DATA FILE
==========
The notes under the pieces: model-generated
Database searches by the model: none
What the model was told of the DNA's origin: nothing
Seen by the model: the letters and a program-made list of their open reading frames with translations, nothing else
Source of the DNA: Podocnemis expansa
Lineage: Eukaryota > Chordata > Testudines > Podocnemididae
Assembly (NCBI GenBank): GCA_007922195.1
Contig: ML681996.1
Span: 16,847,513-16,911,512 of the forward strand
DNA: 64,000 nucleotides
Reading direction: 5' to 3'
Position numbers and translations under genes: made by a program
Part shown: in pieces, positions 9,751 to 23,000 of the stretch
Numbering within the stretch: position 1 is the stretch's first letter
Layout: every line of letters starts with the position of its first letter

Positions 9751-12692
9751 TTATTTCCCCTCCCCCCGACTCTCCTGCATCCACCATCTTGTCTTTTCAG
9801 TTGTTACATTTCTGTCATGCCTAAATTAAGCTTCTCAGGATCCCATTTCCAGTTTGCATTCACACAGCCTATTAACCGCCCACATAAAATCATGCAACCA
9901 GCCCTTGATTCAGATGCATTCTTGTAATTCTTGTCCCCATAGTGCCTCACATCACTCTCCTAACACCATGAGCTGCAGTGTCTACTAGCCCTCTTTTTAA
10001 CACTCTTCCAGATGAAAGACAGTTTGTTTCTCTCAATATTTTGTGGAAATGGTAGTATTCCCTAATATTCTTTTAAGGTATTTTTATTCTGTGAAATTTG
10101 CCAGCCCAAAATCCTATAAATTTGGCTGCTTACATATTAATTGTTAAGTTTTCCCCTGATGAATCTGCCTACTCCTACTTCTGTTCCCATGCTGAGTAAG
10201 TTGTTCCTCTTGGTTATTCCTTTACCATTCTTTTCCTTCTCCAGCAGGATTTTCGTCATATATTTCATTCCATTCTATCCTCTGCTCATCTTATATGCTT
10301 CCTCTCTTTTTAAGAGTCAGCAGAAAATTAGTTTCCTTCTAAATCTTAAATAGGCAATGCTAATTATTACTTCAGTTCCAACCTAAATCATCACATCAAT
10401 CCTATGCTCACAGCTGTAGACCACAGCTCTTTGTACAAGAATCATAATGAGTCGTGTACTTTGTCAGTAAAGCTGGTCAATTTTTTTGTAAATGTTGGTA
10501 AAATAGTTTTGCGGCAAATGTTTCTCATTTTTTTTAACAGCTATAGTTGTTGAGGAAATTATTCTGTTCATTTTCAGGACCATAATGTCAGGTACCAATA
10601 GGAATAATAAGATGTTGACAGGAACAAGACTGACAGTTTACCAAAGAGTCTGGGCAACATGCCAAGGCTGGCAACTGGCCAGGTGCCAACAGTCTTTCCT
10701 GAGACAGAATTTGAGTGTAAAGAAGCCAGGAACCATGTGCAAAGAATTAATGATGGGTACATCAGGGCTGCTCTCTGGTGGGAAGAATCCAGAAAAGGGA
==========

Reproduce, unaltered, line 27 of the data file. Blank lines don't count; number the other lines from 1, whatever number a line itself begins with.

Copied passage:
10701 GAGACAGAATTTGAGTGTAAAGAAGCCAGGAACCATGTGCAAAGAATTAATGATGGGTACATCAGGGCTGCTCTCTGGTGGGAAGAATCCAGAAAAGGGA